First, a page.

Hamburgers - but not steak - were linked to an increased risk of prostate cancer. "We speculate that these findings are a result of different levels of carcinogen accumulation found in hamburgers, given that they can attain higher internal and external temperatures faster than steak," says lead researcher Mariana Stern.
It's not all bad news with red meat though; it does have some benefits. "Red meat is a good source of protein, vitamins and minerals, such as iron, zinc and B vitamins," says Tan. "Iron is essential to our immune function and red blood cell production. Zinc is needed for hair growth and sperm production."
There have even been a few studies in support of eating red meat - albeit in controlled and lean portions. Research published last year in the American Journal of Clinical Nutrition showed that as long as saturated fat levels in one's diet are controlled and lean beef portions kept in check - about 28 grams a day (uncooked) - beef can be part of a heart-healthy diet. Such a diet can lead to equal reductions in cholesterol and risk of heart disease as found with white meat and fish, the researchers say.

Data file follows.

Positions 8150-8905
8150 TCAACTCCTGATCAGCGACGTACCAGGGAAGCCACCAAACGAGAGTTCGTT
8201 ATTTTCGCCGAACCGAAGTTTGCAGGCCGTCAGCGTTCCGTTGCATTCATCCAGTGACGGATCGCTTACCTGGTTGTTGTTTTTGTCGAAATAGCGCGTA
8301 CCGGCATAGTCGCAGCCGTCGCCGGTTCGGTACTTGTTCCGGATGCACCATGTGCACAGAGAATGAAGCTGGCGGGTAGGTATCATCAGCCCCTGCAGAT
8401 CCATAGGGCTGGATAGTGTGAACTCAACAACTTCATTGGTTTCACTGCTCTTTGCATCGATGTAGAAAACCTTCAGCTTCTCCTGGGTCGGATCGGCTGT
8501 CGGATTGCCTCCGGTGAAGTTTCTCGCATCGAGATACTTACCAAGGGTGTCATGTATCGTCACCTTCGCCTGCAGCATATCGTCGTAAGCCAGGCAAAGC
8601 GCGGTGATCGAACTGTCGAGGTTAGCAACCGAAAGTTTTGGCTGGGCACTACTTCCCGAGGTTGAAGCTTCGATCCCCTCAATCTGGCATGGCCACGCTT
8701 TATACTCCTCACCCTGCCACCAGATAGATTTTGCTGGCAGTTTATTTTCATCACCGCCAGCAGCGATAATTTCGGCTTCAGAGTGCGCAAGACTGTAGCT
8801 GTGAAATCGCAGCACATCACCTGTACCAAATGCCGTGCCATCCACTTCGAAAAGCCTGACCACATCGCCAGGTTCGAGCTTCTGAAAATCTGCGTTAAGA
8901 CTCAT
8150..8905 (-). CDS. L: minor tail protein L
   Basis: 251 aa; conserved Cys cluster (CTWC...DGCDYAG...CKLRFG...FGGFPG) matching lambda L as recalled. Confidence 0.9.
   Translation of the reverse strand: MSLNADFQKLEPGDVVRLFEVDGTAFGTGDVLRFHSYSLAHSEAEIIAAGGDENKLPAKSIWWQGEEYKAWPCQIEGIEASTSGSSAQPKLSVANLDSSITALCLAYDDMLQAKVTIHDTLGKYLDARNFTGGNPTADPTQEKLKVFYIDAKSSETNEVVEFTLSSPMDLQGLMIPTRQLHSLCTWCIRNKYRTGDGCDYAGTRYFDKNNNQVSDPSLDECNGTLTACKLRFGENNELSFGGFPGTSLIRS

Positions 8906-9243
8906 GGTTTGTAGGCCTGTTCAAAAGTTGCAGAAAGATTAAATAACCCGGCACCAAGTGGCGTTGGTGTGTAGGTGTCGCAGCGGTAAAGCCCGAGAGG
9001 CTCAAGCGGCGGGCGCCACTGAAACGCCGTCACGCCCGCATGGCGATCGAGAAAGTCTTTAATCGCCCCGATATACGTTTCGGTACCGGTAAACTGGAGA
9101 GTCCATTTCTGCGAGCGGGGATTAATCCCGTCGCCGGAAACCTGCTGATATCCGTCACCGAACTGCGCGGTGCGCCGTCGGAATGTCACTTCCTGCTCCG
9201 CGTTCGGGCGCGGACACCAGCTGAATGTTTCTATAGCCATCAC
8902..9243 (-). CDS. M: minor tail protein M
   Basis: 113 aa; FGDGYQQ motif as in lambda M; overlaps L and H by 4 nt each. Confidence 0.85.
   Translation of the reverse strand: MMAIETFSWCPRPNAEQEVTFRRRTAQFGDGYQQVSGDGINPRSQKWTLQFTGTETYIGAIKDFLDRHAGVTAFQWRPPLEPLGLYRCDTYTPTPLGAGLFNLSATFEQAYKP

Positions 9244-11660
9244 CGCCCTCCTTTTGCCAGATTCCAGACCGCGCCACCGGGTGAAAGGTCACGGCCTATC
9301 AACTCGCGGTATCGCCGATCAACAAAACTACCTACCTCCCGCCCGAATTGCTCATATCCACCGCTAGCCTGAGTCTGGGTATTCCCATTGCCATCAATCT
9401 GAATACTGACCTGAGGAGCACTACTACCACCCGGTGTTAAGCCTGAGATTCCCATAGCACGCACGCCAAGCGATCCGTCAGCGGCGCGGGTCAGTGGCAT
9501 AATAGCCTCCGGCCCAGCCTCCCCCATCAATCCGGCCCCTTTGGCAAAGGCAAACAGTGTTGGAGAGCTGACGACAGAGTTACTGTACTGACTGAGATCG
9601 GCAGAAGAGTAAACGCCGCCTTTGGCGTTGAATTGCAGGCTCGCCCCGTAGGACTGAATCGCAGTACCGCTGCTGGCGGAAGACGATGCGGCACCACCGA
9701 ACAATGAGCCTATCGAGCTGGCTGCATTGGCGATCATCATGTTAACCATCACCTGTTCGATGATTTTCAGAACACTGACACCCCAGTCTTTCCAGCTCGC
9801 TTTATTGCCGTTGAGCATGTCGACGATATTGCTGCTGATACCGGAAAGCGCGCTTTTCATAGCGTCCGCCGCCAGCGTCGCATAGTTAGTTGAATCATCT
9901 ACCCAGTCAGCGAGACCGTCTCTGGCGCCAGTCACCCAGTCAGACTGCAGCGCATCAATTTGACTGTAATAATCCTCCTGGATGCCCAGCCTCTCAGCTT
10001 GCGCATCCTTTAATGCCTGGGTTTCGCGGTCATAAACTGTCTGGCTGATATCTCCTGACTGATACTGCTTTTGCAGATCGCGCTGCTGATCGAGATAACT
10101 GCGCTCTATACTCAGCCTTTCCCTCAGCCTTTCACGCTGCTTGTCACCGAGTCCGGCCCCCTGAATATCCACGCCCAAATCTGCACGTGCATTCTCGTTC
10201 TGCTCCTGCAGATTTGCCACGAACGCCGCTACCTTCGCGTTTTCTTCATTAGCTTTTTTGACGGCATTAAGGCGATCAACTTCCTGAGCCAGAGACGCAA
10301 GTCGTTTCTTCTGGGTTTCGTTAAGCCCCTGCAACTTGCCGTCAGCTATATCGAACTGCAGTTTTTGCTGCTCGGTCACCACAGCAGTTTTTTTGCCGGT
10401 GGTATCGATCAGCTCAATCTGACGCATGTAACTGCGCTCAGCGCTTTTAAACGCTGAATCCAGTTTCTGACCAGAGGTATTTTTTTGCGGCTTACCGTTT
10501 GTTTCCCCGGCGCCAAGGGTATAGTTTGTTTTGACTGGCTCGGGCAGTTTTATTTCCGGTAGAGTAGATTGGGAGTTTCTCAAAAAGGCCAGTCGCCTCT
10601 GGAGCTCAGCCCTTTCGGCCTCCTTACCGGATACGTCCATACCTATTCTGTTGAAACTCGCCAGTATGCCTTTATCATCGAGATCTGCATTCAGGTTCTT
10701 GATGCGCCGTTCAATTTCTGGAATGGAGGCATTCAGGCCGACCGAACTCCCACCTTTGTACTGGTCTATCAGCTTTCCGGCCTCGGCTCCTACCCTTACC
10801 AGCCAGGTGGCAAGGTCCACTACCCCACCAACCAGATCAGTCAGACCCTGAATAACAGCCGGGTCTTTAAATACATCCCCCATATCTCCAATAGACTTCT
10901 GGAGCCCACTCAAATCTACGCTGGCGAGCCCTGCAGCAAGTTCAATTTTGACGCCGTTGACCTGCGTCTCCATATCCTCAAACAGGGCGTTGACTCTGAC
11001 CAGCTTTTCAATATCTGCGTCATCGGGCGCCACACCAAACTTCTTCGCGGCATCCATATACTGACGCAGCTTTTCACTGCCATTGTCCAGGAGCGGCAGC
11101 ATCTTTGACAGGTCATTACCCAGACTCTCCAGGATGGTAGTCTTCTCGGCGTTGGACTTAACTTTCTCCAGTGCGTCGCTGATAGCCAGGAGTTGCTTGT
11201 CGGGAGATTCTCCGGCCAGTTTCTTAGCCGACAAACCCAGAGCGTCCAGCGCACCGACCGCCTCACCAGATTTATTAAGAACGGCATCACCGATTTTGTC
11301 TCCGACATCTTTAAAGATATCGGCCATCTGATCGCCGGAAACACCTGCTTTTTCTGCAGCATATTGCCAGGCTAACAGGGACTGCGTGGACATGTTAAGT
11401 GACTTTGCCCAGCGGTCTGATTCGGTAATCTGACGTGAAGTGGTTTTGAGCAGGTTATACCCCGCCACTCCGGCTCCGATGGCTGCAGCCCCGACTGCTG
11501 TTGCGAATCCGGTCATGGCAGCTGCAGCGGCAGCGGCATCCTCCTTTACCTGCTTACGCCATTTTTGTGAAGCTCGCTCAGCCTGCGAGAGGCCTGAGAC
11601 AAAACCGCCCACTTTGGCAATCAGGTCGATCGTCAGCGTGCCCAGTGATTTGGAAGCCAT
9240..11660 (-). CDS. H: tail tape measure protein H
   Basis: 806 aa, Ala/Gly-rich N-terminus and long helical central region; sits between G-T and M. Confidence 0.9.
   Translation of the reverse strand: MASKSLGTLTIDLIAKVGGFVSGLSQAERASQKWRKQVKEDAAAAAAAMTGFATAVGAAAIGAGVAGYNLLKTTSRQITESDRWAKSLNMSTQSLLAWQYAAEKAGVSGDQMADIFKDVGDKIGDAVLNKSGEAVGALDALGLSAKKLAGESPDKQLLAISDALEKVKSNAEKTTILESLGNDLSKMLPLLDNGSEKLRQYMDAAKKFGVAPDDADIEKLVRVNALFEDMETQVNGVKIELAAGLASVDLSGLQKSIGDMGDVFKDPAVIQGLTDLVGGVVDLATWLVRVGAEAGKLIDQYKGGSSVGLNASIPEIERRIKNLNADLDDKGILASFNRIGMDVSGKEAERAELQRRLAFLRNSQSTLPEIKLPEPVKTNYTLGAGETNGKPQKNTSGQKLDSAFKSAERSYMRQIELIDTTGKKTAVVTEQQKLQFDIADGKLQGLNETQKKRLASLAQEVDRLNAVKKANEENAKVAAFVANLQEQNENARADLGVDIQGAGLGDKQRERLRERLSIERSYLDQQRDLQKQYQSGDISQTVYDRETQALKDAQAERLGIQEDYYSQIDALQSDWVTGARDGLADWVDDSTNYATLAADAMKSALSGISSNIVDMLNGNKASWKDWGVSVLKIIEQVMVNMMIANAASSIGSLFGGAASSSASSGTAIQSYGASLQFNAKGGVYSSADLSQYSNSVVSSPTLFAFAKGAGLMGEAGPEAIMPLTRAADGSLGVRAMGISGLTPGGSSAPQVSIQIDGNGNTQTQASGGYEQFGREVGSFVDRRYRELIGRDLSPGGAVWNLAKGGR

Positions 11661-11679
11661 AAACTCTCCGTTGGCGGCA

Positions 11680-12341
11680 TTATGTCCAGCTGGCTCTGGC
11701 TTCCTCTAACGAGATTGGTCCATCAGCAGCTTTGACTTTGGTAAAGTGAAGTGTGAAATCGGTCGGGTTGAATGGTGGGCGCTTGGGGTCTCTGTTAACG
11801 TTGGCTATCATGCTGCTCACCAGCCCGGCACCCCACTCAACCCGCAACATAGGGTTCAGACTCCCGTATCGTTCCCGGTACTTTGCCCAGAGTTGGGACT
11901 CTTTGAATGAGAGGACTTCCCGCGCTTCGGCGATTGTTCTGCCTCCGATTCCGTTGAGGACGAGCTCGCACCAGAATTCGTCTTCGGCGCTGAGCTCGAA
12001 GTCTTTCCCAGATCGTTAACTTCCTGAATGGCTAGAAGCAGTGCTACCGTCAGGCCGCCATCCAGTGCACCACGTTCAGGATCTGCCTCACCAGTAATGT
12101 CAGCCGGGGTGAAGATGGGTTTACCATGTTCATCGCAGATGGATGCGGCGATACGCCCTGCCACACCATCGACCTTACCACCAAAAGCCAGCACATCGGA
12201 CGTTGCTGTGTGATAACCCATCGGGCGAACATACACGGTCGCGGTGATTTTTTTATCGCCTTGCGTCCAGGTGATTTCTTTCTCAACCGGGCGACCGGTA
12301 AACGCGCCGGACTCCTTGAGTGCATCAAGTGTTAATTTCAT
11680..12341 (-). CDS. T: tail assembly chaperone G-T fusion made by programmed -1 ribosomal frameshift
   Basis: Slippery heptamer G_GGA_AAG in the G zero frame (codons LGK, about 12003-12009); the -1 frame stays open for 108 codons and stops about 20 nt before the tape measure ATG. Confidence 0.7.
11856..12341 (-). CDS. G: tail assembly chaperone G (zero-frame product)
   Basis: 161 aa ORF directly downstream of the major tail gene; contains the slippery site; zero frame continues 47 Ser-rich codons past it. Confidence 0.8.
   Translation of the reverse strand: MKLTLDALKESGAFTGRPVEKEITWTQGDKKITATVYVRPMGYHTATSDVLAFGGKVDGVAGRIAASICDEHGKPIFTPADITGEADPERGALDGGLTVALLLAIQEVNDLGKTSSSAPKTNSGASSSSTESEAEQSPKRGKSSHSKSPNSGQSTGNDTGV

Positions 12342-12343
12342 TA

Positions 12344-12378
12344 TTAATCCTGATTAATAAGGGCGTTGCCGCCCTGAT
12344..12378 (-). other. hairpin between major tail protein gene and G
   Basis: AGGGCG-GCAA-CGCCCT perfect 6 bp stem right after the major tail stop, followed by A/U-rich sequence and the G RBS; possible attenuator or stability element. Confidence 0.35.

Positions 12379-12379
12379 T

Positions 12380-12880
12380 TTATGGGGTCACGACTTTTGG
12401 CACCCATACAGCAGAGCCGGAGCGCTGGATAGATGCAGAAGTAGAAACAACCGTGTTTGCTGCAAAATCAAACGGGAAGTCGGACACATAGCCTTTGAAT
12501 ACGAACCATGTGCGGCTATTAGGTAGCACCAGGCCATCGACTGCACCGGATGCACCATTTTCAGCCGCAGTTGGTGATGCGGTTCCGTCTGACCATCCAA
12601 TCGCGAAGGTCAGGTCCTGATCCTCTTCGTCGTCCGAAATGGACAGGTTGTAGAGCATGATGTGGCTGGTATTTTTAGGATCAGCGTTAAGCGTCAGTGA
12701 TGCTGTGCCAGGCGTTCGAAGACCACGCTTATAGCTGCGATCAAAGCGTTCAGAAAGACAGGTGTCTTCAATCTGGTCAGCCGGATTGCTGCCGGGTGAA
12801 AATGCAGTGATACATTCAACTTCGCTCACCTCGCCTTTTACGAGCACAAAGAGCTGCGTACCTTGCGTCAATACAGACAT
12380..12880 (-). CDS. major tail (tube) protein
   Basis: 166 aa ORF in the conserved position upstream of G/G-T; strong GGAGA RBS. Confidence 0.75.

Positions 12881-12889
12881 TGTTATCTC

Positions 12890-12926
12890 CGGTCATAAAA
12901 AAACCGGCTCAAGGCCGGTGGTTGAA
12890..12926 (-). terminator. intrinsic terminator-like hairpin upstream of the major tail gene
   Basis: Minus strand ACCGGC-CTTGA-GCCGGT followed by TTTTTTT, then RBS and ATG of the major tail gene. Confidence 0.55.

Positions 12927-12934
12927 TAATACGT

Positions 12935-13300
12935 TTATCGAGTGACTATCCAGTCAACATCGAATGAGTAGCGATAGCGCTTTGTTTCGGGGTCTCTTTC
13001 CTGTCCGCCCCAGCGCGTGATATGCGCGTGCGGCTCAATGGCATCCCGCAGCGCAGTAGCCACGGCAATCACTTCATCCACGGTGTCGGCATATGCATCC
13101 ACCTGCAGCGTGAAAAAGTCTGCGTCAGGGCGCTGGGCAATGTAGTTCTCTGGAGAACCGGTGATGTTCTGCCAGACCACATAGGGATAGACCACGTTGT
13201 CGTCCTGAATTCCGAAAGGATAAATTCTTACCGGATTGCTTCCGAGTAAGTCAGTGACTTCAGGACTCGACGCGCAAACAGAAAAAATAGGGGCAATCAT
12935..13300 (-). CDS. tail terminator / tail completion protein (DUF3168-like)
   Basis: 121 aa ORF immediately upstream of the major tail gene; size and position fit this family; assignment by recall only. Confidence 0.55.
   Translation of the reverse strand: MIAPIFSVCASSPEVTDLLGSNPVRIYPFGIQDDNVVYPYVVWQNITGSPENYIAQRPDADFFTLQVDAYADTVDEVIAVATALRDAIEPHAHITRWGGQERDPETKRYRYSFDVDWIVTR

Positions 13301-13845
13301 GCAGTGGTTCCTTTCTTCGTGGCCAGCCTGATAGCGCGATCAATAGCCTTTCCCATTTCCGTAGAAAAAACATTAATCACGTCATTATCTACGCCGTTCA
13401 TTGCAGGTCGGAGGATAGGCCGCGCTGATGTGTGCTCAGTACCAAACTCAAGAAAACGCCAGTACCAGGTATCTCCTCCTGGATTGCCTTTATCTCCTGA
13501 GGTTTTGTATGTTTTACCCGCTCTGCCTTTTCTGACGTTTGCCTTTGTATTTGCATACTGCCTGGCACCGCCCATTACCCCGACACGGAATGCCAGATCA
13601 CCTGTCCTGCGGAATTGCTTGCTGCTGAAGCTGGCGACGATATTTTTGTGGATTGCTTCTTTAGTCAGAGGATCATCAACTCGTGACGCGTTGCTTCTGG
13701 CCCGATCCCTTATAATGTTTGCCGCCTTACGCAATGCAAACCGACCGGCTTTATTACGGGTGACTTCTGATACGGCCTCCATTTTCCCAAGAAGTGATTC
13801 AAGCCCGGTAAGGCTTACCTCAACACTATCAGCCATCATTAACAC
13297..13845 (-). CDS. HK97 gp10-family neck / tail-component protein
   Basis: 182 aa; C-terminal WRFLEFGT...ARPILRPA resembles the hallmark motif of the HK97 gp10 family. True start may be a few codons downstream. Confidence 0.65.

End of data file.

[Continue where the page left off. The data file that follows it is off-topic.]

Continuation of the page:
The WCRF advises people to have no more than 500 grams (cooked) red meat per week and avoid processed meats, says Tan.
"Slow down the cooking time with a low flame. Techniques such as braising, steaming, poaching, stewing and microwaving meats produce fewer carcinogenic chemicals," says Chong. "Cut off any charred portions of the meat and avoid processed meat, if possible."
Executive chef Gan Swee Lai, of Gordon Grill at Goodwood Park Hotel in Singapore, says the healthiest way to cook red meat would be sous vide - "a fillet or striploin is vacuum packed and then cooked in water at between 55 and 58 degrees Celsius. Lightly season with good sea salt and ground pepper before serving.
"Or you can blanch thin slices of meat in home-made vegetable broth - like a Japanese shabu shabu," adds Gan. "You can make a good broth with celery, carrots and onions."
To satiate your protein cravings, dietitians advise trying other sources. In the Harvard study, replacing one serving of total red meat with one serving of a healthy protein source was associated with a lower mortality risk: 7 per cent for fish, 14 per cent for poultry, 19 per cent for nuts, 10 per cent for legumes, 10 per cent for low-fat dairy products and 14 per cent for whole grains.
Says Lee: "There's really no need to take [red meat] and there's nothing in it that you can't absorb from other healthier sources. There are also fewer health problems for people who abstain from red meat."